From its own site, web.py is a web framework for Python that is as simple as it is powerful. web.py is in the public domain; you can use it for whatever purpose with absolutely no restrictions. It is simple to install. It is simple to build a project directory for it.
It is in use by a number of small production sites. Originally, reddit used it at some point.
What I want to do with this post is to go from ground zero of a Hello World app to show you how to run with gunicorn and handle POST data.
If you're interested in following along, let's start off with finding a directory to start our simple project.
Create a Virtual Environment
As always, I recommend using pyenv. It is by far the very best way to set up a virtual environment that can make use of its own version of Python and its own set of packages so that there won't be packaging and Python version conflicts with other projects you might have.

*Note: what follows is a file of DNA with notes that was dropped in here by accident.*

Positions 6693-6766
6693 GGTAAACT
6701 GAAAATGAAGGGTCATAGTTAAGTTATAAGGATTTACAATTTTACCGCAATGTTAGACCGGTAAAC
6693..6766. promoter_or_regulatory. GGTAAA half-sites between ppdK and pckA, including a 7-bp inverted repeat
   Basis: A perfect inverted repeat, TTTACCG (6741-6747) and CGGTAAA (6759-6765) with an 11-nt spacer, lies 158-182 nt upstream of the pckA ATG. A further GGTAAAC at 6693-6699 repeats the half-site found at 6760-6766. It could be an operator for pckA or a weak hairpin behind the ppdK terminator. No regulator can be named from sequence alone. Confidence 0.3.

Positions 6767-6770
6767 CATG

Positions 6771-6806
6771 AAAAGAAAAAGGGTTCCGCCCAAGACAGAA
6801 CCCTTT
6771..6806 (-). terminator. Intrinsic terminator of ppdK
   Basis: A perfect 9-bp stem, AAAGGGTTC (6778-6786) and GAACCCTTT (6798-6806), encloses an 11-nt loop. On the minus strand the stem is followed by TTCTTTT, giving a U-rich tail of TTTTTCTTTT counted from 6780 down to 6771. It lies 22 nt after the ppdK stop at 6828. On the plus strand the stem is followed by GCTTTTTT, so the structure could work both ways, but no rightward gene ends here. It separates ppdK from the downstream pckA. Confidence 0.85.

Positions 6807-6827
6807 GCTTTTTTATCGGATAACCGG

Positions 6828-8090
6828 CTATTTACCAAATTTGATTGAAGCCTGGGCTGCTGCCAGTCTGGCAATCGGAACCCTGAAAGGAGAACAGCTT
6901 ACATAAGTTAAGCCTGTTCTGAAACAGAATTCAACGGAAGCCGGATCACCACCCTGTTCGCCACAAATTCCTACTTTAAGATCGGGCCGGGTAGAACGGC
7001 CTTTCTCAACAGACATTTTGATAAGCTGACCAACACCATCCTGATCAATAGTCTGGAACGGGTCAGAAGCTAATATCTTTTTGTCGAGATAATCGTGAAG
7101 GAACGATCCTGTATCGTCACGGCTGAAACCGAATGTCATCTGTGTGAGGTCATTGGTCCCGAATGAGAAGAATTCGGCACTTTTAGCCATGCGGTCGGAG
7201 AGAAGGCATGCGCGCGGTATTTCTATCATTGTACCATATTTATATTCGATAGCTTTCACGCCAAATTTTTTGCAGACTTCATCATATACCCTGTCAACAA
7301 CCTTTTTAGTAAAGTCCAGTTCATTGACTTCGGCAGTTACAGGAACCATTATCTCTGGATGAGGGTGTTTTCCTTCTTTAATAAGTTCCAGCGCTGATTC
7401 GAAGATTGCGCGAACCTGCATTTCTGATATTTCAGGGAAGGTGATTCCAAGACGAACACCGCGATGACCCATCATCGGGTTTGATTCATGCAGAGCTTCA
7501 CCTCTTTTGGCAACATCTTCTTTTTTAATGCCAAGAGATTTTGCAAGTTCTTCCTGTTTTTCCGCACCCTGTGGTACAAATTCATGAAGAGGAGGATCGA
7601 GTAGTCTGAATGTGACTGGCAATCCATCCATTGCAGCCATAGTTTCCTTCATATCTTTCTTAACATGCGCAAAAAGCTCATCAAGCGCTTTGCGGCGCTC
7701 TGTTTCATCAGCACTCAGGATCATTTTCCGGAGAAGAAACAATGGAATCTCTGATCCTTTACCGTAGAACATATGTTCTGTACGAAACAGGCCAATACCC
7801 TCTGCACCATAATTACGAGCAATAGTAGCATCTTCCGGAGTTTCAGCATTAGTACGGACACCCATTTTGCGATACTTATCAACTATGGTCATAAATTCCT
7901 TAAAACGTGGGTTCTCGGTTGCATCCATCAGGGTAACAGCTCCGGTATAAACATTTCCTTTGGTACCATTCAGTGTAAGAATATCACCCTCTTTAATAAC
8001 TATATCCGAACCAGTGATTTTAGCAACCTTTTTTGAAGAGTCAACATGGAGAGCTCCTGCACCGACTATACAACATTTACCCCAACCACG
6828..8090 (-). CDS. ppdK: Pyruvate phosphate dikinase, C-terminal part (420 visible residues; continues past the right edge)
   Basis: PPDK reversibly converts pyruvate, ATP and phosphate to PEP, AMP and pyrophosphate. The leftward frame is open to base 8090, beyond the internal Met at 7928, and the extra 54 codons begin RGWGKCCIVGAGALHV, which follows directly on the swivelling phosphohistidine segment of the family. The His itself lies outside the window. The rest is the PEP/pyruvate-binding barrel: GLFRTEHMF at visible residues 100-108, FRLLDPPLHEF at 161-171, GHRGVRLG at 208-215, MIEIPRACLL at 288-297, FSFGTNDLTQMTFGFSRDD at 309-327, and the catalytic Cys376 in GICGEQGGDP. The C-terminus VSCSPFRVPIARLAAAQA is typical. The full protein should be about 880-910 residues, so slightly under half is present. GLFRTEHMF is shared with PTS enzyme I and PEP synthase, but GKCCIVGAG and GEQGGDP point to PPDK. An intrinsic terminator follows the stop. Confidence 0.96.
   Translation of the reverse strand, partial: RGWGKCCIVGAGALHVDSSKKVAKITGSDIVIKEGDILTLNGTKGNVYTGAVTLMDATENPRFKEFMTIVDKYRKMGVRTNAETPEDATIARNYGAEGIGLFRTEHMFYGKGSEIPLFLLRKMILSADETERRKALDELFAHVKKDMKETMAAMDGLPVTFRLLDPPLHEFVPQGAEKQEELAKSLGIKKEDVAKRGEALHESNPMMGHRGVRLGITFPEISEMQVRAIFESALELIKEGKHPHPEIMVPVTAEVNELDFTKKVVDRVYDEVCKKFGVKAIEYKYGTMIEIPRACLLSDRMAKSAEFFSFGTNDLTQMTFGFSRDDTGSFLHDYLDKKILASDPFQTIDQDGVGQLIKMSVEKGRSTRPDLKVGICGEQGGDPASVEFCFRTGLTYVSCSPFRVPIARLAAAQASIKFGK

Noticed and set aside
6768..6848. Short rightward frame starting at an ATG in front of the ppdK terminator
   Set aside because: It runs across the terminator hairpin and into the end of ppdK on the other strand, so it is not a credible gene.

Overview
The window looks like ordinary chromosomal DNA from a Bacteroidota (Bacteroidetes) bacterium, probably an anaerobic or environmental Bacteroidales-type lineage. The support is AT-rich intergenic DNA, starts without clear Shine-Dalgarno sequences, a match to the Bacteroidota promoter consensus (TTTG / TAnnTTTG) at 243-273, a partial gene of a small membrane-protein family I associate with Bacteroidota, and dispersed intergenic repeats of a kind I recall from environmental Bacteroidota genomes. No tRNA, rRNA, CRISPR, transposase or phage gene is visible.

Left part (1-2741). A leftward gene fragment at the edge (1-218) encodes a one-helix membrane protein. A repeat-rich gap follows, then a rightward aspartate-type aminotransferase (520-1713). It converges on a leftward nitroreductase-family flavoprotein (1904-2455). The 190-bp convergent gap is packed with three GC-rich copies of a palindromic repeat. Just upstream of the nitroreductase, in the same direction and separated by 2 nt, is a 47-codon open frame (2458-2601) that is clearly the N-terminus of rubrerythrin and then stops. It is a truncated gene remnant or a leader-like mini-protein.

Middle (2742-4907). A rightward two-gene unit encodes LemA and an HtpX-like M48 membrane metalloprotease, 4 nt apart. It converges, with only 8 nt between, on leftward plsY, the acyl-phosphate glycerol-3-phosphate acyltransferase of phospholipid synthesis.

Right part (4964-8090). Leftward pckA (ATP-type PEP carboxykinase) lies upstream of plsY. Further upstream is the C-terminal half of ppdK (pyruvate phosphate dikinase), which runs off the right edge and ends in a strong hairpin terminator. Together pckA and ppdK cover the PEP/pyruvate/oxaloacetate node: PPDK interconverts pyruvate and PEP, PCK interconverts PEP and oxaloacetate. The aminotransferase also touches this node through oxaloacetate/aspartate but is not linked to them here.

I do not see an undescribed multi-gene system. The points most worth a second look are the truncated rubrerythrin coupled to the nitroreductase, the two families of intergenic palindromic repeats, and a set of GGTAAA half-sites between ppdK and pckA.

# mkdir webpy_demo # cd webpy_demo # pyenv install 3.6.4 # pyenv global 3.6.4 # pyenv virtualenv webpy_demo # pyenv local webpy_demo
Install and Setup
I recommend ... no ... insist you use the latest Python 3 version which of now is 3.6.4. As such, we'll need to install a particular version of web.py that is compatible with 3.6.4.
Install Web.py using Python 3.6.4:
# pip install web.py==0.40.dev0
Hello World App
So, let's go ahead and create our Hello World app. This app will simply run as a web server and when you go to http://localhost:8080/ you will see Hello World! and that's it.